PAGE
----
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Submissions for the Oxford University Prize for Eastern European Perspectives on Science, Theology and Humane Philosophy are invited from students and early career researchers at institutions in eligible Central and Eastern European countries.*
A prize of $1200 will be awarded to the best submission, and prizes of $300 will be awarded to each of the four runners-up. The winner will be invited to present his or her paper at a public event in Oxford. Essays should be 4000-6000 words in length and should address topics at the interface of science, theology, and/or philosophy. Examples of topics include:
▪ Differences between scientific and non-scientific modes of enquiry;
▪ The relations of brains, minds and human persons;
▪ The role of religion in the historical development of science;
▪ The place of values in the natural world;
▪ Free will and scientific determinism and/or divine foreknowledge;
▪ Empirical psychology and the second person perspective;
▪ Philosophical/theological understandings of totalitarianism;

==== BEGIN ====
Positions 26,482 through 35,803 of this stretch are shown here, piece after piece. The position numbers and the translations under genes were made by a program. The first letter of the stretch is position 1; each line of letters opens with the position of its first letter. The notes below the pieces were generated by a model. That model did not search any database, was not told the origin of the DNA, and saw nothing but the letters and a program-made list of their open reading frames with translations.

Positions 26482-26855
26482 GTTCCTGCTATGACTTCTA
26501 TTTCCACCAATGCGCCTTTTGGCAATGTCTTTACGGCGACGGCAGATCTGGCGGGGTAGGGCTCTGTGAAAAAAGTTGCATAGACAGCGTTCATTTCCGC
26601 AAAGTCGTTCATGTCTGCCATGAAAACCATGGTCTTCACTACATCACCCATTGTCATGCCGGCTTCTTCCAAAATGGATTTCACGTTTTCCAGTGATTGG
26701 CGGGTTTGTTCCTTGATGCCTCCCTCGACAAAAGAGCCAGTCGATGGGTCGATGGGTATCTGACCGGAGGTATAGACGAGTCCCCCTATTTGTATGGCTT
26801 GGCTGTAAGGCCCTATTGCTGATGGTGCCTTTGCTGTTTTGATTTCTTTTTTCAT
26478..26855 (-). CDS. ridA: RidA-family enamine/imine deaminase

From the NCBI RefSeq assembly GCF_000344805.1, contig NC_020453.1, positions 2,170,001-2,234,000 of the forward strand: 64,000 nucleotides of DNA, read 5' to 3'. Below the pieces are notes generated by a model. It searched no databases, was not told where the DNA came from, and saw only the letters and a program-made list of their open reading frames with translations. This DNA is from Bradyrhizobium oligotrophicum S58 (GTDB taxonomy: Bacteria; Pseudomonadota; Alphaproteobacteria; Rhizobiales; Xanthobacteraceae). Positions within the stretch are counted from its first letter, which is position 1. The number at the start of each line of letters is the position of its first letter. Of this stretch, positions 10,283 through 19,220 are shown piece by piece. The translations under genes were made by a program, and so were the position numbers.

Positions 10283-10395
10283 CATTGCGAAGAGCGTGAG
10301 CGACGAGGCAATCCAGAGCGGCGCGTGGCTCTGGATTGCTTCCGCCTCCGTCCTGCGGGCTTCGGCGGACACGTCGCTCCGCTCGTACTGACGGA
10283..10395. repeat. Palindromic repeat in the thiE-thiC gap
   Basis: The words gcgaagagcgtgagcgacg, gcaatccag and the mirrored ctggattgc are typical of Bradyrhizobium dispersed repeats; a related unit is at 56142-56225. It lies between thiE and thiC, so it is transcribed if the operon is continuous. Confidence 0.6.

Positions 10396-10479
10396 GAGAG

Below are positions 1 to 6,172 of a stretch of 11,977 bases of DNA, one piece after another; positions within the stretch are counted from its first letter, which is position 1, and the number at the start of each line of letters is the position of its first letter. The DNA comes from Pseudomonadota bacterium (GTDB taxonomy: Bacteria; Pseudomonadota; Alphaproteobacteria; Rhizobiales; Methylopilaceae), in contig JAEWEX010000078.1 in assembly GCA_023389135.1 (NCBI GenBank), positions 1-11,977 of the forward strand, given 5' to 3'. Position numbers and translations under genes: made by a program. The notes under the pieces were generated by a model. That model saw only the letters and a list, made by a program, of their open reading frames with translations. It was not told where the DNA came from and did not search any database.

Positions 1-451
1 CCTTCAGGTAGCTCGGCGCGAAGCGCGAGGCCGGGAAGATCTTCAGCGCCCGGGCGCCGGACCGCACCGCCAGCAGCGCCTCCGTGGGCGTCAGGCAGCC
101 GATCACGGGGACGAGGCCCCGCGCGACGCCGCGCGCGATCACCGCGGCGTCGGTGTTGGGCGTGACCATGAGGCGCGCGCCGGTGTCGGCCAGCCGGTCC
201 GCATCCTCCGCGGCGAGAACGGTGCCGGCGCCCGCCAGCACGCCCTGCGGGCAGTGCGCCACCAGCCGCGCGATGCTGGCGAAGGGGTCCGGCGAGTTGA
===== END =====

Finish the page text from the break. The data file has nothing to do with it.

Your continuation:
▪ Phenomenological approaches to religion;
▪ Science-engaged theology and theologically-engaged science;
▪ Understanding notions of God, good and evil in a scientific age.
Submissions should be written in English, and should exhibit the highest standards of clarity and rigour, engagement with recent scholarship, and an interest in questions of real human concern. They should not be published at the time of submission. All submissions should be anonymised and should include an abstract of 200-300 words and a full bibliography. The word count of 4000-6000 words includes footnotes but excludes abstract and bibliography.
Authors should be graduate students enrolled on degree programmes at institutions in eligible Central and Eastern European countries, or researchers employed at these institutions who have completed a doctoral degree within the last five years.
Submissions should be sent to firstname.lastname@example.org by 15 February 2019.
*Eligible countries are: Albania, Armenia, Azerbaijan, Belarus, Bosnia and Herzegovina, Bulgaria, Croatia, Czechia, former East Germany, Estonia, Georgia, Hungary, Kosovo, Latvia, Lithuania, Macedonia, Moldova, Montenegro, Poland, Romania, Serbia, Slovakia, Slovenia and Ukraine.
This prize is part of the John Templeton Foundation project, Science, Theology and Humane Philosophy: Central and Eastern European Perspectives organised by the Ian Ramsey Centre for Sciecne and Religion, University of Oxford.